Carrie Grimshaw is the Library Media Specialist at Leicester High School
and the recipient of a 2016 President's Award
One of my main goals since becoming the Library Media Specialist was to teach library databases lessons to students. I teach these lessons to all Freshmen who take Technology Integration course, AP sciences courses, and more. I use the amazing free databases provided from MA Libraries. During my lessons, which I always connect with the curriculum, I show students different databases and limiting search techniques. I usually demonstrate searching on Academic One File, Biography in Context, History in Context while the students follow along. Some of the searching techniques that I teach are boolean searching, using the advance search option in search bar to limit by date, peer reviewed, images, and full text, and more. If I have extra time with the students then I will show them how to get a Boston Public Library ECard. Once students are registered, they will have access to a plethora of electronic resources including the New York Times. All Gale databases have incorporated Google drive into their databases. Students are able to log into their Google Accounts and download and share any article that they find to their Drive.
Google Drive has complete changed our school. Last year, students were given Google accounts and have using Google like it is going out of style. All of our students have learned to use Gmail, Drive, Docs (like Word), Sheets (like Excel), Slides (like Powerpoint). The sharing opportunities with docs makes Google Drive useful in the classroom. Student can share their work with teachers and teachers can comment back in real time. In addition, group work is made even easier when student share their work and use google docs like a chat room from yesteryear technology. It is amazing and like I said has transformed our school. The general culture of the school is very modern now that we have switched to Google everything and with 1:1 scheduled to have happen next year, we are 21st century learning all of the time.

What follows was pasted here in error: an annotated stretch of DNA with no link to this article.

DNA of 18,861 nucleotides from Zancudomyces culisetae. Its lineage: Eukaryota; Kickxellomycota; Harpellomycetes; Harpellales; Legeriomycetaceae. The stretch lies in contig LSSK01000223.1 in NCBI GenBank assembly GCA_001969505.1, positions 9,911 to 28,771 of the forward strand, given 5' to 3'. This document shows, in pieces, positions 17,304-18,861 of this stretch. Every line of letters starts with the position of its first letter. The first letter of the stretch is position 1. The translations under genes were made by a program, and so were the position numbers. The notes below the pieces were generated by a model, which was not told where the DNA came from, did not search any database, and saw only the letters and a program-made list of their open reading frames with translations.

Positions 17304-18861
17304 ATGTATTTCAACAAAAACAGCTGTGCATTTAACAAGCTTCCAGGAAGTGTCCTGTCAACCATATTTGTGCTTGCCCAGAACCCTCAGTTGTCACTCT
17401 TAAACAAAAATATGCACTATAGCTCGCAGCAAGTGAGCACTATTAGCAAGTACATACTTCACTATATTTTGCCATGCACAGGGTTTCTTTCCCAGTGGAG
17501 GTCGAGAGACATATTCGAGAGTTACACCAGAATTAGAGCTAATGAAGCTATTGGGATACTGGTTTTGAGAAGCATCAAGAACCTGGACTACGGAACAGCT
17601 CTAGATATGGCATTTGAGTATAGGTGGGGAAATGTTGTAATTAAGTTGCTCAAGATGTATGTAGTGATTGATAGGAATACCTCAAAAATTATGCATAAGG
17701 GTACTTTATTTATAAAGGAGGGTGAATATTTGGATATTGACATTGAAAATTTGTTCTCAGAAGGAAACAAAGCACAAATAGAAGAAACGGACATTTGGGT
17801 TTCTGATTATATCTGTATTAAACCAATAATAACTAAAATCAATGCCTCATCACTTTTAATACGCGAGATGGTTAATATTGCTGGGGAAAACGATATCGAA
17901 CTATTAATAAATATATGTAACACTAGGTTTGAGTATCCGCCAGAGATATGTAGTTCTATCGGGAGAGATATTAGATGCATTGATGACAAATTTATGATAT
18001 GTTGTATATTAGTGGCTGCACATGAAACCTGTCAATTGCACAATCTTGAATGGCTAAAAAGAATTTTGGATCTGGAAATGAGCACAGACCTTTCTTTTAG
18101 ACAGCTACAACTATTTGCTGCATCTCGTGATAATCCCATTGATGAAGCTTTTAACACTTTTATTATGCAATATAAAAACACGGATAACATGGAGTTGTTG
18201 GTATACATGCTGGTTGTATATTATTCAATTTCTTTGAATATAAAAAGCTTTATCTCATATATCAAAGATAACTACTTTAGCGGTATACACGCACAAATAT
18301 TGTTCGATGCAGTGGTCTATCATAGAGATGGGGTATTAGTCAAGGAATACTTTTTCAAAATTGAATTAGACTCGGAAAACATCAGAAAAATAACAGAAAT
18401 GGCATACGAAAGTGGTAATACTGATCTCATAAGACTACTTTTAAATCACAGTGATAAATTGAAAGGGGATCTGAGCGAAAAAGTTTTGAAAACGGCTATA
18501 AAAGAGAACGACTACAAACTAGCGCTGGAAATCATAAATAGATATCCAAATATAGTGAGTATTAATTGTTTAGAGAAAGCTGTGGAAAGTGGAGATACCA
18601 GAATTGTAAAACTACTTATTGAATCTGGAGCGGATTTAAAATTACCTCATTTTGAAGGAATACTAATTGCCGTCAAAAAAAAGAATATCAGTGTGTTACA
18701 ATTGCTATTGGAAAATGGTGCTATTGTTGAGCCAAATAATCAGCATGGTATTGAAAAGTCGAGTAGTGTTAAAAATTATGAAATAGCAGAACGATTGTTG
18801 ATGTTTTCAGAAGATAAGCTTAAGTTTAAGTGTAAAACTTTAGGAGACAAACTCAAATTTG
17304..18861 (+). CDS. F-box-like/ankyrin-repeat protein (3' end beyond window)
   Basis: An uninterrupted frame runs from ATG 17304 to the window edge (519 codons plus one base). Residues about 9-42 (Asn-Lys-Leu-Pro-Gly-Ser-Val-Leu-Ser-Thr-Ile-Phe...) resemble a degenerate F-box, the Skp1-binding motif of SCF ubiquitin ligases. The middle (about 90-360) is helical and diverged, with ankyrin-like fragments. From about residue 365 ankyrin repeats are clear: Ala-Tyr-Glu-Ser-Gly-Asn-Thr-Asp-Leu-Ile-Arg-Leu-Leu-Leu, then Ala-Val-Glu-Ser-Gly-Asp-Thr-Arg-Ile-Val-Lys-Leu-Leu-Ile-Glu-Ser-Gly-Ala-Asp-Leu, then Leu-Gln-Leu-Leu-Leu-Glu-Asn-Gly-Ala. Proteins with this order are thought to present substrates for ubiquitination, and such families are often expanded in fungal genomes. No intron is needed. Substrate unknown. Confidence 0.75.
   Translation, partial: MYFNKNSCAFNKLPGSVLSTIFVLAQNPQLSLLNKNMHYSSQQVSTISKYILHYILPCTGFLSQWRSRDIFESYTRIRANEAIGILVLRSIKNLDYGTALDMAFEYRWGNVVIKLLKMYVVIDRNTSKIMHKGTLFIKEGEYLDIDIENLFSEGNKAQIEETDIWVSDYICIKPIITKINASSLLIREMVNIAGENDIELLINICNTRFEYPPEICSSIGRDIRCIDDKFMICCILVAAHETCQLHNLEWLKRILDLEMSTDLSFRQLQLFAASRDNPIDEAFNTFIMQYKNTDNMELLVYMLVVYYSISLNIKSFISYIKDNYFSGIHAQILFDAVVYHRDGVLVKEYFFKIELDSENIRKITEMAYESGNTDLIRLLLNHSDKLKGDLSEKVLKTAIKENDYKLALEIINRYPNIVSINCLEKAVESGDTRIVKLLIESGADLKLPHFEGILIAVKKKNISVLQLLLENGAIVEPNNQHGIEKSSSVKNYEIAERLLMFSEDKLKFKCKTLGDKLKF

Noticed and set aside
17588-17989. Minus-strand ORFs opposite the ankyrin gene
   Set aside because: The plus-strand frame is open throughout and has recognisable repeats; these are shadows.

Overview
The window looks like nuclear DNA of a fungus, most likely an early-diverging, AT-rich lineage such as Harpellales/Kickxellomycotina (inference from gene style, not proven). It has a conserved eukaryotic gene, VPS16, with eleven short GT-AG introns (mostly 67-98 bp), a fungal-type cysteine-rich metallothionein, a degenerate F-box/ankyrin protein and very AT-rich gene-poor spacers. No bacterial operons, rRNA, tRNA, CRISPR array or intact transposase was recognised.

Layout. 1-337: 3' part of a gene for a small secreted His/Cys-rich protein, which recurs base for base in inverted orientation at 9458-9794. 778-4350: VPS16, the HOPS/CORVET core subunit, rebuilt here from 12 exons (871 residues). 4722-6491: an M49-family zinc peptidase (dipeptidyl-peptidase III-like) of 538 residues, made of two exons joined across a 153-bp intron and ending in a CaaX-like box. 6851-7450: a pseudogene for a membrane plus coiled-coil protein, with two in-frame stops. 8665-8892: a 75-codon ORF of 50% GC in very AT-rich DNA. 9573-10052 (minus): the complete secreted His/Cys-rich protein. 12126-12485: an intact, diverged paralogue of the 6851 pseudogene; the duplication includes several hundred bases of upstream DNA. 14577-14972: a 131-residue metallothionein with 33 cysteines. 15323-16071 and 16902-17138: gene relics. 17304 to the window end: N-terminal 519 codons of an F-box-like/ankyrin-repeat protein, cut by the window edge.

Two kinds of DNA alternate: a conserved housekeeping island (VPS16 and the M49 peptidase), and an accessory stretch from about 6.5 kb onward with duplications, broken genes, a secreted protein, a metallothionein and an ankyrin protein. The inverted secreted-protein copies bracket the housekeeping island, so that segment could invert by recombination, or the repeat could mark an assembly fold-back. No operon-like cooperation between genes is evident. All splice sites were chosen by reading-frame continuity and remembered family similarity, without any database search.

I love Google and drink the kool aid like everybody else does but there are some words of caution that I would like to state. First, there are other websites in the world besides Google. I feel like students go to Google for everything. In my database lessons, I usually ask students to define peer reviewed by going to Merriam Webster dictionary instead of using Google. This is an exercise to show them that there are other websites out there to use. Also, Google Research is a feature of Google Docs and if students use this they must understand that it gives them the citation information in APA format in footnotes not MLA format. In addition, they can get the citation information without even having to open up the document because it conveniently loads all on one page. Another caution that I would like to point out is for school not to have technology just for the sake of having technology (it has to be used in the right way to enhance learning). A San Diego school highlighted in Teaching Tolerance gave examples of when technology was not used to aid learning but more as an activity, “Putting kids on skill practice games for crowd control or simply to engage kids in something… Sticking all kids on an app where they are just having fun but not rigorously learning…asking students to take hours to make fun videos for school projects without weighing the implications for student learning…. Replacing a hands on lab activity with an online lab activity in science to avoid the mess and materials without evaluating the pros and cons” (pg.39). These examples show that having technology and not using it to enhance learning is not the point of why technology and 1:1 devices are being given to student throughout the country. In order to use technology as an interactive, educational tool that is a creative outlet and enhances learning, more professional development must be done so that teachers know how to use technology in the classroom in order to meet this criteria. I plan to co-teach another Best Practice in June with another tech savvy teacher in my district so that more faculty have training on this.
Being a Library Media Specialist in a high school is a very busy, hard, and rewarding job. I stay on top of technology because I want my library program to be successful, modern, and in the know. I have added a Cricut machine as a makerspace for students and for faculty to use for their bulletin boards. In addition, I have a ‘Now Playing’ display with book covers and QR codes on them that links to the movie trailers which the students love. I want the library to be an inviting place where students can come to learn to use new technology and a place for them to study.